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How Drugs Can be Ineffective with Overuse


Overuse of drugs on farms can lead to many problems. One way drugs can become ineffective is through microbe resistance. When a flock of birds become sick, one way to fight the illness is with the correct drug. Each time that same drug is used to fight subsequent outbreaks of the same illness; the drug slowly becomes ineffective as microbes become resistant to it. The microbes over time will modify a gene in order to survive the drug exposure. The altered microbe can infect a new flock of birds and limit the treatment options. Development of microbe resistance to a specific drug is usually a slow process, but a new treatment will be necessary for future outbreaks of the illness.


It may not be necessary to treat illness immediately with drugs. A few birds can break with an illness and the best treatment may be to delay drug use. Allowing birds to build antibodies to illnesses can help flock production. The antibodies can be passed on to younger flock generations. Overuse and overdosing with drugs can also be ineffective by causing harm to healthy birds. Using a drug for longer than its intended use can hurt a bird’s natural microbial flora. The drug in some healthy birds may kill the microbes in the birds gut important for digestion. The once healthy birds will look sick and may even die.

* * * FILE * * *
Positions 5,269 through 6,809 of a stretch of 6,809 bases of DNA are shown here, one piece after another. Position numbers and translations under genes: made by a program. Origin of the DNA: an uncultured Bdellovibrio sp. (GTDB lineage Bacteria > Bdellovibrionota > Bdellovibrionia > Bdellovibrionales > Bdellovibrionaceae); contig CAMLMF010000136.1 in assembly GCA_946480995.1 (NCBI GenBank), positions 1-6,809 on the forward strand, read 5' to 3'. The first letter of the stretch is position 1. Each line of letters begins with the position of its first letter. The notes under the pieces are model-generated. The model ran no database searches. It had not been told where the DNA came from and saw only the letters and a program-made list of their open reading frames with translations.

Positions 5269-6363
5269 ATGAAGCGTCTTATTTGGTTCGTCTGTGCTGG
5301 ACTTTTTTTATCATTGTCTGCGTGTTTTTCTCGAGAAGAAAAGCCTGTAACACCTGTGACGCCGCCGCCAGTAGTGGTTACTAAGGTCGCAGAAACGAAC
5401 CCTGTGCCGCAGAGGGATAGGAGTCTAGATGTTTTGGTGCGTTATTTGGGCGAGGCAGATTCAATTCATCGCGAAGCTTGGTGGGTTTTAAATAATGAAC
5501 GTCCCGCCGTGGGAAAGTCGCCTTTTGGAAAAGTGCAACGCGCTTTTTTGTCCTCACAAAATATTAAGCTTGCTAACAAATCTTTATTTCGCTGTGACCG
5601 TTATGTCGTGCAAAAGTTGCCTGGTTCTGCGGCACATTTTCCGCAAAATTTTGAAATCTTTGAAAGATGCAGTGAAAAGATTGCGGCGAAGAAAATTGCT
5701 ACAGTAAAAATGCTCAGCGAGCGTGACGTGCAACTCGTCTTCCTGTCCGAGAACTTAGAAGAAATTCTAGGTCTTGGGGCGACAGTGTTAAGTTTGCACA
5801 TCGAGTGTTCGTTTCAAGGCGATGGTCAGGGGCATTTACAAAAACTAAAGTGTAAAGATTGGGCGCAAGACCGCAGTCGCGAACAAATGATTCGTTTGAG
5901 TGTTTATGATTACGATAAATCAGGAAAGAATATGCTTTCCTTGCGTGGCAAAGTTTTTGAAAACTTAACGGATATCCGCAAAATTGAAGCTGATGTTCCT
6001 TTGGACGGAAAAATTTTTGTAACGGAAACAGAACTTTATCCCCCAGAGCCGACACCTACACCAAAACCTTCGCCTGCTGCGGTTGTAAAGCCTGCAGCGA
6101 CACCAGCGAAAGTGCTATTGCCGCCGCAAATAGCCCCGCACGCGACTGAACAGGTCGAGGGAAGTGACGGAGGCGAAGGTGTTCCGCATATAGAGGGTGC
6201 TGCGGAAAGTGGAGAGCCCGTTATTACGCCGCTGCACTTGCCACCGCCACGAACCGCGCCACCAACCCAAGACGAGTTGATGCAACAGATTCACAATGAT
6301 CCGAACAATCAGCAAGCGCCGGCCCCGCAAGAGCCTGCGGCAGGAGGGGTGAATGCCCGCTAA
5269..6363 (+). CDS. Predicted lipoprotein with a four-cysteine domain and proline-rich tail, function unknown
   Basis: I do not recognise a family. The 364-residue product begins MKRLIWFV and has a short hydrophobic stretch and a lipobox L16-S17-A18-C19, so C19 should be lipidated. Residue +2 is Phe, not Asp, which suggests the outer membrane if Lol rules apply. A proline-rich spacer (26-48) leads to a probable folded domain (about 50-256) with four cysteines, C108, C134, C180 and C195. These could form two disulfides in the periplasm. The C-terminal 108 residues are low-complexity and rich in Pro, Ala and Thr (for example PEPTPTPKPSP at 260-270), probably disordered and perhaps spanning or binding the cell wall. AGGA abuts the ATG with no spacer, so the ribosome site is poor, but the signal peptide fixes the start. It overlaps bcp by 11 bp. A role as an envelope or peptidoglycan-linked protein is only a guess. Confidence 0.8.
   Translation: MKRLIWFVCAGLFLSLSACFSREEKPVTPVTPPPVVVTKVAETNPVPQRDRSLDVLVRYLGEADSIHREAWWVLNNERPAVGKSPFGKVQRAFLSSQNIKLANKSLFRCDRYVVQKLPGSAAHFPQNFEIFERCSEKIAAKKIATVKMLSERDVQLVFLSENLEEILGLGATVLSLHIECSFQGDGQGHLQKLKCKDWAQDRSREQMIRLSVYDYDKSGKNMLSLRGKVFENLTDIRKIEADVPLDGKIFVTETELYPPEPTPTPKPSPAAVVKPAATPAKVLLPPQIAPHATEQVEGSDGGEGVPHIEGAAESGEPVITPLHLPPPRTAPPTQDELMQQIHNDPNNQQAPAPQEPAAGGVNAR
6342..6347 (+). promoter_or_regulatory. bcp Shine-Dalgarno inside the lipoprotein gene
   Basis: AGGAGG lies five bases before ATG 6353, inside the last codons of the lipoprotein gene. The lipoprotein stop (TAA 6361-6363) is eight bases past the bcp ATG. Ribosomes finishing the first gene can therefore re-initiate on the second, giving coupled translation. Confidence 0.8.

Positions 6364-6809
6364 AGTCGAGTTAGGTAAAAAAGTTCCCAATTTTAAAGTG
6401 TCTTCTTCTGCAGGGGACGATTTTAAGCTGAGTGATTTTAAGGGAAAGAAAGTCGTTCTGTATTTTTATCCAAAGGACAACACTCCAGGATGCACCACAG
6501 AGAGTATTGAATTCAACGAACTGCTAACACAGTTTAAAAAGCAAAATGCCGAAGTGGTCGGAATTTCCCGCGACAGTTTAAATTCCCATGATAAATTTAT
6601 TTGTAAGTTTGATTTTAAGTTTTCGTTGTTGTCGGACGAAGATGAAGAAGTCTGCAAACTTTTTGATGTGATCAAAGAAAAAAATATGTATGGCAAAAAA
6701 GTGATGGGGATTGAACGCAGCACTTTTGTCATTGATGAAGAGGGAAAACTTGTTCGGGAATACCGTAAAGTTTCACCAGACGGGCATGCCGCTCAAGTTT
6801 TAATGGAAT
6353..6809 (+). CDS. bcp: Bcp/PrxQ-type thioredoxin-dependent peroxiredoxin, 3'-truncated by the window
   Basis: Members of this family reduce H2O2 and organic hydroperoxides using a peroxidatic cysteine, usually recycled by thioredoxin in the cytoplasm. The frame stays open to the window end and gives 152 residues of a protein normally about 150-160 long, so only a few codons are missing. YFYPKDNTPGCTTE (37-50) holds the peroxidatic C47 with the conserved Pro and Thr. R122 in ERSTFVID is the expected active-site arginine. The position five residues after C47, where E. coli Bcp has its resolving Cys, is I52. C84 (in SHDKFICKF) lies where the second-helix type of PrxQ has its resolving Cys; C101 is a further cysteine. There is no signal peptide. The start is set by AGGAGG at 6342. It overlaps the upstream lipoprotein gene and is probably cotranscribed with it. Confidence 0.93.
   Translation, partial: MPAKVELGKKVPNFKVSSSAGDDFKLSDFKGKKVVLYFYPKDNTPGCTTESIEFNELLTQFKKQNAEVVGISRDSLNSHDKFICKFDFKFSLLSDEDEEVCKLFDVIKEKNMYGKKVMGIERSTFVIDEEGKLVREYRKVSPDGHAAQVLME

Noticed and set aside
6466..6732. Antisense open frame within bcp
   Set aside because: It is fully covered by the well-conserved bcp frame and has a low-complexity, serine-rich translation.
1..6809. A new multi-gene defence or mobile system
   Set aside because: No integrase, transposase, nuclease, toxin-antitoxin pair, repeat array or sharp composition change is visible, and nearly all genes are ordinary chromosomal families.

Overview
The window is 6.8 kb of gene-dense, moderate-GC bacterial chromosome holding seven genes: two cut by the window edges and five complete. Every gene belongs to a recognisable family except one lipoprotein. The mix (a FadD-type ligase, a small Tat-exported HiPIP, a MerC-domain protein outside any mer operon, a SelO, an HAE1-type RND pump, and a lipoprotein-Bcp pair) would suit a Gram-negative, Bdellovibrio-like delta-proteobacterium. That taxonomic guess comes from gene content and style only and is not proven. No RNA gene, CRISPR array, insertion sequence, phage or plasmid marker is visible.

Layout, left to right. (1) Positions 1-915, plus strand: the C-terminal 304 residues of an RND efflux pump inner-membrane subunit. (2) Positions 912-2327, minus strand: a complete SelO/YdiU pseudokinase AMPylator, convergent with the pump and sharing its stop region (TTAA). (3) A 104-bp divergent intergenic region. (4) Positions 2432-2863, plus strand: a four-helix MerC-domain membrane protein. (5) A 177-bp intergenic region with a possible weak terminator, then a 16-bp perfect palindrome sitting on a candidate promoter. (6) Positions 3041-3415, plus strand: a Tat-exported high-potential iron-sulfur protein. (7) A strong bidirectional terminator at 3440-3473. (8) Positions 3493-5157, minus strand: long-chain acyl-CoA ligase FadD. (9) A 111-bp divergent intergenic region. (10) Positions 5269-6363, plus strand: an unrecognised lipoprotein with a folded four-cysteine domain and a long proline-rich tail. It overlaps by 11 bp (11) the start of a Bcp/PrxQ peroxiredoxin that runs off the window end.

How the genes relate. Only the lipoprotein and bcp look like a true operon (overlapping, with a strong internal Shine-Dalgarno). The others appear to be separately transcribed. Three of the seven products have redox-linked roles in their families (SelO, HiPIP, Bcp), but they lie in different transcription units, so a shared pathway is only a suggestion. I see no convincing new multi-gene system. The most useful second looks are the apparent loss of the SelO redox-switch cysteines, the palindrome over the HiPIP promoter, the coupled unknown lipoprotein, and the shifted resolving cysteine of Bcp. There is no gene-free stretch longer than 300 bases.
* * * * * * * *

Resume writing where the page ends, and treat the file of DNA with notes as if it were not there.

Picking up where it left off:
Use of drugs may be needed to control a break out in flocks. Overuse of drug treatments may cause harm to healthy birds or create microbe resistance. Both of these issues can lead to a loss in production and profit. Monitoring of drug use and following labeled instructions will help control issues with drug effectiveness.

 

Marie Zanton
MacFarlane Pheasants, Inc.

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